Supermarkets are continuing to heavily support food banks despite changes in the supply chain that reduce the amount of excess inventory.
A host of new programs devised by food banks in concert with manufacturers and distributors are encouraging supermarket cooperation. This is occurring even as Efficient Consumer Response pares down the amount of products in the pipeline and the warehouses.
While certain retailers, including H.E. Butt, Stop & Shop and Minyard, are known for their heavy involvement in food-bank programs, the industry as a whole has excelled in contributions and continues to do so.
Indeed, regional food banks win hands down as the most common community-relations activity for supermarket chains.
A Food Marketing Institute survey of community-relations efforts by supermarkets that's still being tabulated showed 82% of the 227 supermarket companies responding said they were involved or very involved with food banks.
"Donating to food banks was the single most popular community-relations activity," noted Celia Slater, manager of community relations for the Washington-based FMI, who is compiling the survey. Across the board, companies were more apt to be involved with food banks than any other charity, she said.
Supermarket corporate donations, not only of food, but of equipment, transportation and expertise, are a key part of the food-bank effort, noted executives at Chicago-based Second Harvest, the nationwide network of about 200 regional food banks.
This food-bank network distributes products to about 50,000 charitable feeding programs, including food pantries, soup kitchens and homeless shelters. Second Harvest said these programs feed about 26 million people annually, including more than 11 million children.
The Good Samaritan Food Donation Act, which was signed by President Clinton last Oct. 1, protects retailers, wholesalers and manufacturers who donate products to food banks, noted Slater.
The major reason food companies give for not participating in food-bank programs is the risk of liability if someone becomes ill from donated food, according to Second Harvest.
This law standardizes the liability exposure of donor companies by preempting assorted state laws offering varying degrees of protection. Second Harvest worked for the national law to ease the concerns of multistate companies.
While food-manufacturing groups have no record of claims generated by donated food, the law now protects donors from liability if a charity mishandles products and someone becomes ill.
Various food-industry associations, including the FMI and the Grocery Manufacturers of America, Washington, have helped develop standards and guidelines for food banks to ensure safe handling of donated products. The banks are also inspected by industry volunteers and health departments.
Packaging and distribution efficiencies in the food industry have reduced the amount of damaged and unsalable merchandise available for distribution to food banks, so Second Harvest has begun a number of programs to increase the percentage of such merchandise that goes to food banks, and to develop new sources of donations.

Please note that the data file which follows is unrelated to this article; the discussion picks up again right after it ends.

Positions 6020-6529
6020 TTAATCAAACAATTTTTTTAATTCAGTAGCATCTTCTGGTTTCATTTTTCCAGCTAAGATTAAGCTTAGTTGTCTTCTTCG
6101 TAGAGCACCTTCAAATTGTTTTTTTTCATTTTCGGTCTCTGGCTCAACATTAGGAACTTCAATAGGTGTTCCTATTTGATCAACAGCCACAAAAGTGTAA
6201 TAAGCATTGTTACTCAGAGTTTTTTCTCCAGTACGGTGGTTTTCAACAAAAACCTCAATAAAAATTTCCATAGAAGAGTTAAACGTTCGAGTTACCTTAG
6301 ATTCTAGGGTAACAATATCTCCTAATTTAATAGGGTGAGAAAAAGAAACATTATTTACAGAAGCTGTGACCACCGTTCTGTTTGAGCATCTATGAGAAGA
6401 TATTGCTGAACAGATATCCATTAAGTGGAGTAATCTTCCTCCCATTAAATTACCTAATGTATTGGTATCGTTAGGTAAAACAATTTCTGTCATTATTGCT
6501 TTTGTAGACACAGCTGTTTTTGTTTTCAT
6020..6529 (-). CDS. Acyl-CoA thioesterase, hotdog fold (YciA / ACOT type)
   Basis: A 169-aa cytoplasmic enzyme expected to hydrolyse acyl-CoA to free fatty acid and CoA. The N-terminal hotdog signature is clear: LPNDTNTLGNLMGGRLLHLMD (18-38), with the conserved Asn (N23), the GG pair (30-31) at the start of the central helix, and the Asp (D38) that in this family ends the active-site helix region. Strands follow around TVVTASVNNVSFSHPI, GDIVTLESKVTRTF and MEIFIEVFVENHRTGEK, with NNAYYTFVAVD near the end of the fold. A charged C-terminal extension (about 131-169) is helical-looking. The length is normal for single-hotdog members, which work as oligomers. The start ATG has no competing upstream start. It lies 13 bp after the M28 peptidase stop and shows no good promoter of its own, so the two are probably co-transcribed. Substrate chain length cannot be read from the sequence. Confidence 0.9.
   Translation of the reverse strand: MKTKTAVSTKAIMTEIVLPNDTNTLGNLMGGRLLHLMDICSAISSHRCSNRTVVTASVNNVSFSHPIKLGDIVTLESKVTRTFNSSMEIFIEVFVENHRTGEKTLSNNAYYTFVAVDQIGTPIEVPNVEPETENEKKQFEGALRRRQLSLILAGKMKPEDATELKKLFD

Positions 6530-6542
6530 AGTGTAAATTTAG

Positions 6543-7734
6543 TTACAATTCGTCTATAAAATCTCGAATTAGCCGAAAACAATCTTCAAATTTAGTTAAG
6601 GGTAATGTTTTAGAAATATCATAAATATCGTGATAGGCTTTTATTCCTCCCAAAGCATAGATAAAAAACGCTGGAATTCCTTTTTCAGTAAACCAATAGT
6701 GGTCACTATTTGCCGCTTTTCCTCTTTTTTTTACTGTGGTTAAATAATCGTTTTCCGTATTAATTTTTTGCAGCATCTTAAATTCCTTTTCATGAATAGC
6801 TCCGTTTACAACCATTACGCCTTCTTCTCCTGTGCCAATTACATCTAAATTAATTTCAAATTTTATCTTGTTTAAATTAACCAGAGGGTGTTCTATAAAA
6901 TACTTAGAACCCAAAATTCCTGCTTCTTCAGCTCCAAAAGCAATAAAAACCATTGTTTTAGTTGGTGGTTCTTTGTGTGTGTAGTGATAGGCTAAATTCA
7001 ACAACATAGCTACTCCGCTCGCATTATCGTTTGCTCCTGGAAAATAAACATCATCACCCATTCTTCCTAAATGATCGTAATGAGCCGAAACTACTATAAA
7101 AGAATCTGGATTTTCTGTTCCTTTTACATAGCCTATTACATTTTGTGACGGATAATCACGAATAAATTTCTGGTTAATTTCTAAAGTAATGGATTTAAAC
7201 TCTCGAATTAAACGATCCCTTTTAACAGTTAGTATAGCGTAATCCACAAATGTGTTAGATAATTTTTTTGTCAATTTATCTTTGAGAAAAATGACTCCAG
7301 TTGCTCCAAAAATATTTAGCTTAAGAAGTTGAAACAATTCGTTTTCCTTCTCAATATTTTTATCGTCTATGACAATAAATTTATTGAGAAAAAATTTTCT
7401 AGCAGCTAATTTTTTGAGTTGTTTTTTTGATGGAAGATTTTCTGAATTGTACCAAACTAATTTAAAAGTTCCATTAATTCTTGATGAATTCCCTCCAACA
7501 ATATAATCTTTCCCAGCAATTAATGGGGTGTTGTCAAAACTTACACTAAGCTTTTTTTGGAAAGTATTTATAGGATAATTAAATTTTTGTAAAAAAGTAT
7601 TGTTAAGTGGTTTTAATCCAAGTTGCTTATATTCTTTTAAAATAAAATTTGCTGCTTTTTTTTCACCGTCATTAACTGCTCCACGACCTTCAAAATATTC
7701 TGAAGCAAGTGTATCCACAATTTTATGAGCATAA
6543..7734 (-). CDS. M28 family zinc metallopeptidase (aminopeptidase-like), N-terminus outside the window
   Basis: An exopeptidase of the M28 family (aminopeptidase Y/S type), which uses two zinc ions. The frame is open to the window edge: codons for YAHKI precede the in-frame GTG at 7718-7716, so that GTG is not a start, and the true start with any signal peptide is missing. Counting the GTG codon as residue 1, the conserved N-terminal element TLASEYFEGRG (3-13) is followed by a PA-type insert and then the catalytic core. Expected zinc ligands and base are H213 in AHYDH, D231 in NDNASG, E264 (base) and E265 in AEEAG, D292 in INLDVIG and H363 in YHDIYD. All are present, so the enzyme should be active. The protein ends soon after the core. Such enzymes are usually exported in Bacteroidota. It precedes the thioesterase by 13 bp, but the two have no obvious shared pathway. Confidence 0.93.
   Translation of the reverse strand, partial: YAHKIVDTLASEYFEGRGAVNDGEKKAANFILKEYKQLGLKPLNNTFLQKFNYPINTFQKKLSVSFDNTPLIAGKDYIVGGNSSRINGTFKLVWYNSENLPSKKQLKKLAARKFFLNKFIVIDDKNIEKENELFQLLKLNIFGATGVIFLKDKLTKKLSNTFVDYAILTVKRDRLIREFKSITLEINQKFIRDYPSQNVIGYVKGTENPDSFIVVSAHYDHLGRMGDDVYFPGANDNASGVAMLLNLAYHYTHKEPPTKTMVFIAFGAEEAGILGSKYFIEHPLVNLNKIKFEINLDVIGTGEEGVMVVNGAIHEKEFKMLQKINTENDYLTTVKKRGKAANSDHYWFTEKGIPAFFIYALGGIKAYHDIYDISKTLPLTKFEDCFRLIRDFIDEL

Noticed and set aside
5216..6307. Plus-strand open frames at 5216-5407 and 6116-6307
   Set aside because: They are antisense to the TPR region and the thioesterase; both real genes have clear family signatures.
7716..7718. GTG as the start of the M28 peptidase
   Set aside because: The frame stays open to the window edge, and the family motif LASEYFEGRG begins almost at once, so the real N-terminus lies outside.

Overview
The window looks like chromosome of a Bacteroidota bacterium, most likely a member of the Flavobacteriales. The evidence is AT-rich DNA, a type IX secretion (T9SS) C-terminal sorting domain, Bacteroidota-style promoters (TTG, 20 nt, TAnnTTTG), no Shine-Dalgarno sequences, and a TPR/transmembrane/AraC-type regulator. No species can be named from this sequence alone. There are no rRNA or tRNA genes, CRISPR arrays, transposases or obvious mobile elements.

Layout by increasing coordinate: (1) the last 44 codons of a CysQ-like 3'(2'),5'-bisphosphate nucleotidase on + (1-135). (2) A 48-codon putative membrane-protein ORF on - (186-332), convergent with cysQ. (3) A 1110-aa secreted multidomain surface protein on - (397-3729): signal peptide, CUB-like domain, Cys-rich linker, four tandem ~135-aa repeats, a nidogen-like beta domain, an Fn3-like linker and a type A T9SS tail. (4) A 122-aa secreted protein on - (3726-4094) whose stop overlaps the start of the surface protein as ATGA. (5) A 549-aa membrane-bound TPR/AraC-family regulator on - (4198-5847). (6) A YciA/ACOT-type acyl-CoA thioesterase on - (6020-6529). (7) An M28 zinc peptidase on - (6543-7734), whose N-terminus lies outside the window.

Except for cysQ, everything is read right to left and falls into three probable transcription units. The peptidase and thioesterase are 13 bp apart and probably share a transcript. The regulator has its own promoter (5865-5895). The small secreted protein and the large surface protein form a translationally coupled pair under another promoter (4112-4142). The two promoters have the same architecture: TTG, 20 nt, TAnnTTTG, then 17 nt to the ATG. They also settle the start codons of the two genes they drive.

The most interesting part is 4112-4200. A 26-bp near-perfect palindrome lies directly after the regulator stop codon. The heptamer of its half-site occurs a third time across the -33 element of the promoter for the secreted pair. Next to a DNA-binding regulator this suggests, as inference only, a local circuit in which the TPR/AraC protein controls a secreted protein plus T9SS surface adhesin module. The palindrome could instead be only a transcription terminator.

The newest program, Production Alliance, is an effort to have manufacturers produce some products directly for Second Harvest. Pillsbury is the first manufacturer to become involved in that effort.
Second Harvest is also trying to expand the number of reclamation centers operated by food banks to process unsalables for retailers.
In a third effort, Harvest Scan, Second Harvest food banks provide specific information on donated merchandise to participating manufacturers.
For supermarket chains, noted Debra Keegan, director of marketing at Second Harvest, the expansion of the reclamation centers is perhaps the most important program.
"As food banks begin to run reclamation centers, it provides an opportunity for the partnership with supermarkets to improve. We will provide the reclamation service, and do it for less money than other contractors because we don't have a profit motive," she said. A&P in Milwaukee, for example, has turned over its reclamation work to that city's food-bank program, she said.
Only six of the food banks affiliated with Second Harvest currently run reclamation centers -- in Milwaukee; Cincinnati; Nashville, Tenn.; McKeesport, Pa., near Pittsburgh; Tyler, Texas; and Omaha, Neb. At these sites, damaged and unsalable merchandise is scanned and the information compiled so it can be reported to manufacturers.
"The program appeals to retailers who want to get out of the reclamation business," Keegan noted.
Second Harvest is developing a turnkey program so it can, in effect, deliver a reclamation center to food banks that want to get into that business.
The new Production Alliance, said Keegan, provides an additional way for food manufacturers to donate to food banks, by producing first-line products directly for Second Harvest, which distributes them to regional banks.
The production run is a charitable donation for the company.
Pillsbury is already participating in the program.
In December, Pillsbury ran its production line for B&M baked beans in Maine for two days specifically for Second Harvest. "They donated 10,000 cases of beans -- a great product for us because it is protein-rich and shelf-stable," said Jahn Parise, Second Harvest spokeswoman.
Pillsbury produced 10,000 cases of mashed-potato flakes in an Idaho plant in January, and a run from its Progresso soup factory this spring, she said.
"We are talking with other manufacturers about the program and hope to have them on board by this summer," noted Keegan.